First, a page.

Can you be sued by a competitor simply for looking at their website?


5

I have been working on a SaaS product for about a year and a half (on and off, among other projects). Lately I have gotten serious about the product. While doing a routine evaluation of competitors out there who are attempting or have launched a product similar to mine, I came across one in particular who had very direct and threatening language in their terms and conditions, something along the lines of:

"If you are a competitor and are accessing the site, you agree you are liable for no less than one million US dollars"

In no way do I agree to that obviously, but what line must one cross before one can be legally liable for monetary damages simply for accessing a site? Is this even enforceable?

EDIT

I found the term browsewrap agreement for these terms of use where acceptance is predicated on simply visiting the site.

The questions arising from all this are:

  1. Does visiting a site again after viewing its terms of use constitute
    acceptance of those terms?
  2. Can a website's terms of use prohibiting
    competitors from visiting their site be legally enforceable?
  3. Can a
    website legally demand and be awarded whatever monetary damages it
    claims its owed by violating its terms?

Legal Competition Terms And Conditions

asked Jan 30 '13 at 09:06
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Joe A
1,196 points
  • After reading this, can't get this friends episode out of my head. Oh - my eyes! http://www.youtube.com/watch?v=Rgk_qTc_7AIJim Galley 7 years ago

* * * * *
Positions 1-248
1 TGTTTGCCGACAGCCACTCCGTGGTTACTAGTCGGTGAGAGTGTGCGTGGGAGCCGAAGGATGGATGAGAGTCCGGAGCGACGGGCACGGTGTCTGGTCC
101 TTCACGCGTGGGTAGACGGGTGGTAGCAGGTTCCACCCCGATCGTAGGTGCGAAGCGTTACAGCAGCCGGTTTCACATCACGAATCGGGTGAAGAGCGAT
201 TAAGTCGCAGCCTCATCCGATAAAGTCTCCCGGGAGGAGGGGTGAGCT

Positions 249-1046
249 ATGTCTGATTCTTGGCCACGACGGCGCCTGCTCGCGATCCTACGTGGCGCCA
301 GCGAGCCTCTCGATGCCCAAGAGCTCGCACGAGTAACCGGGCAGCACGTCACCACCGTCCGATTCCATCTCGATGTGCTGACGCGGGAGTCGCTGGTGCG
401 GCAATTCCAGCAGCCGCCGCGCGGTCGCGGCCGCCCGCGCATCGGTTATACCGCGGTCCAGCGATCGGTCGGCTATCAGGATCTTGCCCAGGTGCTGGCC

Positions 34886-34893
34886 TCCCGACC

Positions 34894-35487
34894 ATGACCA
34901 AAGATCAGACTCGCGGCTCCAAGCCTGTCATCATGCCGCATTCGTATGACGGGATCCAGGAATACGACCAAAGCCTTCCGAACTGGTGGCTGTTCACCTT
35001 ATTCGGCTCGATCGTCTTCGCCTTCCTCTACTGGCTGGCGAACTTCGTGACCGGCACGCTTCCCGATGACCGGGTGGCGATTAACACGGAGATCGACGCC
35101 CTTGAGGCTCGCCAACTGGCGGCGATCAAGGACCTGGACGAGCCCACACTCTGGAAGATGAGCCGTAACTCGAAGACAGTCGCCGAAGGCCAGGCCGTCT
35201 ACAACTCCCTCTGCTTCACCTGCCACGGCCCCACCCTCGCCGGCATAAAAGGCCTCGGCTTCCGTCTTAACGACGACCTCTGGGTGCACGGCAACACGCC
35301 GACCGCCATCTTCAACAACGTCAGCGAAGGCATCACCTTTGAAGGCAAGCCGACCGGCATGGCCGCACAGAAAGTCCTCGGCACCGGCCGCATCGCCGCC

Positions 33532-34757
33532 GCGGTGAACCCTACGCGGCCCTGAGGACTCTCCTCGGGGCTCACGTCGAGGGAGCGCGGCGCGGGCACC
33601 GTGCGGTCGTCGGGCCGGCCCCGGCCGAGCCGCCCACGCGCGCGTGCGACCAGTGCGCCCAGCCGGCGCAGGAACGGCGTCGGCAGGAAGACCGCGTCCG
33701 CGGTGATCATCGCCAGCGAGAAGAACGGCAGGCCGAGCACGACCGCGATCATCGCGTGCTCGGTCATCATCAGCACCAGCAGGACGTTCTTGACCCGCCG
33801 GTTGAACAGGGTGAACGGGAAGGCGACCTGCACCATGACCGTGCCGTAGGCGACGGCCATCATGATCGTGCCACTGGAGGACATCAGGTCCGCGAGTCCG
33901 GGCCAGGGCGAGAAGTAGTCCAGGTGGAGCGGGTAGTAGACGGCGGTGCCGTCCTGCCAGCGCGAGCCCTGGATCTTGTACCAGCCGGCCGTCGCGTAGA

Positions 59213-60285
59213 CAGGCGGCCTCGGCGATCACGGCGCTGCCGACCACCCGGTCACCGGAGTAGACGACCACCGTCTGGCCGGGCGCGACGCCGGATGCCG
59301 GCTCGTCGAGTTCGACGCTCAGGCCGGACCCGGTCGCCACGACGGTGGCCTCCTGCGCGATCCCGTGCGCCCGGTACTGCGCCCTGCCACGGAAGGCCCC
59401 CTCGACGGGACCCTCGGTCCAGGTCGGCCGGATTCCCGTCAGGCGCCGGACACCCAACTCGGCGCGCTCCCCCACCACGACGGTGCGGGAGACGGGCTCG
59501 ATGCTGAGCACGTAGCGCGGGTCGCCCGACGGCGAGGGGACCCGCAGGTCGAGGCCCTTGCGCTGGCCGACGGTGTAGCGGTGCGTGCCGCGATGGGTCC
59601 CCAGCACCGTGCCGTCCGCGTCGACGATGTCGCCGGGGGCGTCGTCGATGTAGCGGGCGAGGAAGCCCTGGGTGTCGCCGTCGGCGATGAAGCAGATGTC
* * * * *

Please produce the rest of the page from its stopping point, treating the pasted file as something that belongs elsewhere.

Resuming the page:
• I know the question might seem silly, but I think the question has merit especially to those of us who are developers and not lawyers. If I can set up a website, put terms like "by accessing this site you agree you owe us one million dollars", then start suing visitors by IP, I can make way more money than a patent troll. – Joe A 7 years ago
  • Yes, but the enforce-ability is suspect, especially if the site does not have a specific splash page obscuring content unless the visitor specifically acknowledges the conditions. Even in that scenario, protection isn't guaranteed since IP individual linkage could be bypassed by browsing through an anon network. But [IANAL](http://en.wikipedia.org/wiki/IANAL) and I'm certain that less enforceable conditions have appeared in courts and won. – Jim Galley 7 years ago
  • Good news. Your competitor is an idiot. This is the digital version of a kid saying to his brother "if you come in my room, you owe me a million dollars." What's he going to do, file suit and say "Judge. They owe me a million dollars" "Really? Why?" "BECAUSE I SAID SO." – Chris Fulmer 7 years ago
  • Funny thing is, I'm glad there's competition. It validates my idea. I had the idea before they launched. – Joe A 7 years ago
  • When I'm a billionaire, I'm going to make a sport out of taking chumps like those to court. – Paul D. Waite 7 years ago

6 Answers


15

That's absurd.

If you want to get into the technicalities, that would probably be considered a shrinkwrap license which requires you to break the license (open the shrinkwrap, visit the site) just to read the license.

If those are your competitors, congrats. Imagine how they treat their customers.

answered Jan 30 '13 at 11:38
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Casey Software
1,638 points
  • +1 for how they treat their customers. – Wayne Werner 7 years ago

8

I won't focus on whether the browsewrap terms are enforceable. On this topic, please see Online Terms can be Binding, even if You don’t have to Click! I will focus on the $1 million provision. This is a liquidated damages provision. Such a provision is enforceable only if:

  • Actual damages would be difficult to ascertain; and
  • The amount specified is an approximation of what actual damages would be.

It is not clear wither the first criterion has been satisfied. However, I can write with confidence that the second criterion has not been satisfied. Accordingly, this liquidated damages provision would not be enforced - which agrees with the common-sense reaction that the provision is preposterous on its face.